But the effective tariff will drop below 2.3 percent over the next decade, he projected, as businesses figure out ways of avoiding “the Trump/Biden tariff hikes.” That assumes the tariff wars don’t worsen.

To put that into perspective, the World Bank calculated that the worldwide average tariff was 2.6 percent in 2017, before the U.S.-China conflict began. So the United States is still not a global outlier, even if it is no longer reducing trade barriers and lowering costs for consumers. At this point, as U.S. corporate earnings reports show, there are still vast opportunities for profitable commerce between the two countries.

What I find striking is that even companies that design, manufacture and create tools for advanced silicon chips continue to receive substantial revenues from China.

Recall that in 2022, the United States began to impose export controls on such companies from countries that used U.S. technology, restricting their sales to China. At the same time, with the Chips Act, the United States began subsidizing construction of domestic semiconductor foundries, effectively replicating parallel efforts that China had begun earlier.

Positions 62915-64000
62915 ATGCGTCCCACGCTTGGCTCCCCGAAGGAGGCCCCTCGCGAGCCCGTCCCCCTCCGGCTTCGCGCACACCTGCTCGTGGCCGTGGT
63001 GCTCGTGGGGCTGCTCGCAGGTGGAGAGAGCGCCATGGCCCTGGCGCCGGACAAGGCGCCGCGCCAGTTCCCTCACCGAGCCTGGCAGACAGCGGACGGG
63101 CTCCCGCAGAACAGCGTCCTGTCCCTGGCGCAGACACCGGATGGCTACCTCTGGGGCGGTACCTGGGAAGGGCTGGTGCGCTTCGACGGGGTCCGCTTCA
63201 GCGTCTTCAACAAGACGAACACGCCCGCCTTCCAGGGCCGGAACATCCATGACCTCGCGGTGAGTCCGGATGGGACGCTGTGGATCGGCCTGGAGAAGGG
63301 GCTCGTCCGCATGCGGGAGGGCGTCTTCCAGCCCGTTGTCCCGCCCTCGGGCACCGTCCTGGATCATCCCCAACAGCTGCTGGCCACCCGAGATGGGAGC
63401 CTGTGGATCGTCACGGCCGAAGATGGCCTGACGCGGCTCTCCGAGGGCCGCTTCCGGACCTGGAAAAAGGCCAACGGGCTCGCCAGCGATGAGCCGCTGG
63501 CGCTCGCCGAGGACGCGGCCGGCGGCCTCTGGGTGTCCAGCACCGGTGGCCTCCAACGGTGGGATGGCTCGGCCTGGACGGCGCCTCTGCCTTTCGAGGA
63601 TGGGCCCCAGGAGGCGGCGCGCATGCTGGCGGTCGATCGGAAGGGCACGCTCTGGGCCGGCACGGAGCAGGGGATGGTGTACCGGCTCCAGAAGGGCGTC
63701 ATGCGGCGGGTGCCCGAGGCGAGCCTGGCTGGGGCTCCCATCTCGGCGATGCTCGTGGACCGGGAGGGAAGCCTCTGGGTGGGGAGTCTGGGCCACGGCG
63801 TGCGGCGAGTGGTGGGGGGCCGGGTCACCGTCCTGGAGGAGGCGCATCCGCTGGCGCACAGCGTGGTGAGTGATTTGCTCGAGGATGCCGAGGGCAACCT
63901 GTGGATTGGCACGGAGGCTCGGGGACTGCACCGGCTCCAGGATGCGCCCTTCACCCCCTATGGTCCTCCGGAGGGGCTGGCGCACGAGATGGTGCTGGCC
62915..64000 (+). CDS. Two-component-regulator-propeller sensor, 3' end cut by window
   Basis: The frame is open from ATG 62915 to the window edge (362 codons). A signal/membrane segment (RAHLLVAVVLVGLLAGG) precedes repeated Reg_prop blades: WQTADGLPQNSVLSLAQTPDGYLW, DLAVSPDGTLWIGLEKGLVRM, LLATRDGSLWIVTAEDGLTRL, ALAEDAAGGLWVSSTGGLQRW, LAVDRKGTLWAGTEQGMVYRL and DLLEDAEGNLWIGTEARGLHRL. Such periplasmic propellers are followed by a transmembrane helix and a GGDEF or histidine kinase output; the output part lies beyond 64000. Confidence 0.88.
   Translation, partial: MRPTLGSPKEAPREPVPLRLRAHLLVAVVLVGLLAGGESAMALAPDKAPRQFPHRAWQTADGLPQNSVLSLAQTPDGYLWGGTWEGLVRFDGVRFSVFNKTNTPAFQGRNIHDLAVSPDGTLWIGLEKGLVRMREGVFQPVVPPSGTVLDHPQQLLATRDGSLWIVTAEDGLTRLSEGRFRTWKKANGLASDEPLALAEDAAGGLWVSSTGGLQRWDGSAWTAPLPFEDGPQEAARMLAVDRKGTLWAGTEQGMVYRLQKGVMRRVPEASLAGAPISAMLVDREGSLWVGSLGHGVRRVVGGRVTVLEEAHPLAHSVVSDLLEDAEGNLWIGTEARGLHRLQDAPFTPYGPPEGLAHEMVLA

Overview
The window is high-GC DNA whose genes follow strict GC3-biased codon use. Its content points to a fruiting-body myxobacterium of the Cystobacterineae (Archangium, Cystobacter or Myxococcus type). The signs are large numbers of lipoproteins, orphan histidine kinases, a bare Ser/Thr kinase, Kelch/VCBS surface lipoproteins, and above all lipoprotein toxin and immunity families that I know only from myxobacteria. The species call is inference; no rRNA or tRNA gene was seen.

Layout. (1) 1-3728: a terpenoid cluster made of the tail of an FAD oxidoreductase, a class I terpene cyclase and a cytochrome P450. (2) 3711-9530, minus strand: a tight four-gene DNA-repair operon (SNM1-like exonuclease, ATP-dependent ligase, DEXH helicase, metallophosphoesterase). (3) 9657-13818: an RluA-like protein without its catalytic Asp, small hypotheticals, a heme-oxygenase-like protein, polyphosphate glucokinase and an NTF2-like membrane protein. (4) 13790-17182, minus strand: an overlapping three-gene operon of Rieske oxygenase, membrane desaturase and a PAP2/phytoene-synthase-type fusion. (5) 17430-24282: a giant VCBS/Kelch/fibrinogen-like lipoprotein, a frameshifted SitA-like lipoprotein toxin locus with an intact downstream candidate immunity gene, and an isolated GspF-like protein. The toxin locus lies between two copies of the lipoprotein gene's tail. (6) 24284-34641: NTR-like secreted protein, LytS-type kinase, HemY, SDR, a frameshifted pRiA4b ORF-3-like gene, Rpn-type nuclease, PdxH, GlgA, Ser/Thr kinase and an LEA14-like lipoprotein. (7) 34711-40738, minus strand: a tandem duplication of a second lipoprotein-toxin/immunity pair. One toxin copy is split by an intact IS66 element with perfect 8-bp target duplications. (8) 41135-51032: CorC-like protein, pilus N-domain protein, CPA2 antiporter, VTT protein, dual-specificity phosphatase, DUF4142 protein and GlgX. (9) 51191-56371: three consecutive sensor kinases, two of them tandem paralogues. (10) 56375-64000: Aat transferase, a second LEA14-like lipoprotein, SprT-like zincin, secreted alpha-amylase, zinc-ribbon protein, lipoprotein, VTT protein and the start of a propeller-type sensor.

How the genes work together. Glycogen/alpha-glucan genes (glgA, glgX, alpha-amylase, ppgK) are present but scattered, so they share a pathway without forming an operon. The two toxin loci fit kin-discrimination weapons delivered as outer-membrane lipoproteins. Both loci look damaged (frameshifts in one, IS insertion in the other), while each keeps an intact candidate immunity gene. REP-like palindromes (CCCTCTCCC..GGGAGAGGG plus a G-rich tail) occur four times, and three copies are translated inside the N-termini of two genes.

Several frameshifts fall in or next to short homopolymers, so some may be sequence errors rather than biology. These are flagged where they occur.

I spoke with Chris Miller, a historian at the Fletcher School at Tufts University who wrote “Chip War: The Fight for the World’s Most Critical Technology.”

U.S. restrictions are calibrated so that even some advanced chips are being shipped to China, he said. “It’s the chips that are critical for A.I. that the U.S. is really targeting. Others are getting through.”

Nvidia, the foremost designer of the chips that make artificial intelligence possible, is prohibited from shipping its most advanced products to China. That has dented its business there. Jensen Huang, the chief executive of Nvidia, said in an earnings call this past week that Nvidia’s business in China had declined “because of the limitations on our technology.” For 2023, FactSet estimated that China was Nvidia’s third-biggest market, with 16.6 percent of its total sales, behind only the United States, with 44.3 percent, and Taiwan, with 22 percent.